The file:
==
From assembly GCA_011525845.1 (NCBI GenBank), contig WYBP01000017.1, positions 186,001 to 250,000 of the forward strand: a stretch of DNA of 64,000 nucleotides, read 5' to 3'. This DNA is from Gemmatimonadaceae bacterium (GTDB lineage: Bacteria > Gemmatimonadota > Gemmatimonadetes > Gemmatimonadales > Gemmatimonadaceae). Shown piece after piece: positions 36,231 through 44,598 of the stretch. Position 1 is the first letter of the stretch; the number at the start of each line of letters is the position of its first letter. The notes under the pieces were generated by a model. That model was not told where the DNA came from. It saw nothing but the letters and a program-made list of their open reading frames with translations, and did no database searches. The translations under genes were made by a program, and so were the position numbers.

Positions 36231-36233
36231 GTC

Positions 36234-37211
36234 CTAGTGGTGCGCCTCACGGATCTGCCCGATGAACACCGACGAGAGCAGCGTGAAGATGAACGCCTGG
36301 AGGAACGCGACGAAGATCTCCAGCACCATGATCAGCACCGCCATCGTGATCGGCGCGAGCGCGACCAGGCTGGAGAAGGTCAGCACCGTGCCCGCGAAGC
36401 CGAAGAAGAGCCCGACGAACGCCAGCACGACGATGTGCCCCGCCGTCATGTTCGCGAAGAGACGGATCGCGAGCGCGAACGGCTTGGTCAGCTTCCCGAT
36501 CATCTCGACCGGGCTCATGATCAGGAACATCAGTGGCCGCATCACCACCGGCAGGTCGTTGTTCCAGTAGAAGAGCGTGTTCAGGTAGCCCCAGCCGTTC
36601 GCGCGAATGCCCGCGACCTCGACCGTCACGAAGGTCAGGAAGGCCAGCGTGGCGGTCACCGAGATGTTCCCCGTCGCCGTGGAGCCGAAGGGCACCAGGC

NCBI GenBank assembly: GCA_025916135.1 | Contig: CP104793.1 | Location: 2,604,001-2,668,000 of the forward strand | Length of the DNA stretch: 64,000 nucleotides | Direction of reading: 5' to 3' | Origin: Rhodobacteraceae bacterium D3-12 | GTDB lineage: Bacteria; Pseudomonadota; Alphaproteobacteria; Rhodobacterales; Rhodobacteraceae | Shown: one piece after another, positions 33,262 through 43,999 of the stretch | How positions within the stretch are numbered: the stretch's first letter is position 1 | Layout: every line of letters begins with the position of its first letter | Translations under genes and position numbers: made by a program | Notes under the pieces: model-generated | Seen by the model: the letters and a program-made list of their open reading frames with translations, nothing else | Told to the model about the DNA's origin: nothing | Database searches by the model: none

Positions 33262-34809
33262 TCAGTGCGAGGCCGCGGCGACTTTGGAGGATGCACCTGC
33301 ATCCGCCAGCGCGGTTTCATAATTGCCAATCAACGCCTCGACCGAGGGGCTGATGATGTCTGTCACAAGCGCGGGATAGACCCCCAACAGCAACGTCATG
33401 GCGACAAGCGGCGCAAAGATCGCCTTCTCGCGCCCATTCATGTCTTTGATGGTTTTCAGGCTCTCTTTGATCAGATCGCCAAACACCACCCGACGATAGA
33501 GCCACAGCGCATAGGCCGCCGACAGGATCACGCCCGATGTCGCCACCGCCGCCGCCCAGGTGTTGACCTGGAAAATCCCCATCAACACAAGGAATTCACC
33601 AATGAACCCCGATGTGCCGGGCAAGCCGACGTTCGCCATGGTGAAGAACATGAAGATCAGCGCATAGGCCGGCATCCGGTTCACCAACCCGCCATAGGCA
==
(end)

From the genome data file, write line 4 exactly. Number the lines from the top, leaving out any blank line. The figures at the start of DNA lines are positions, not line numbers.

Positions 36234-37211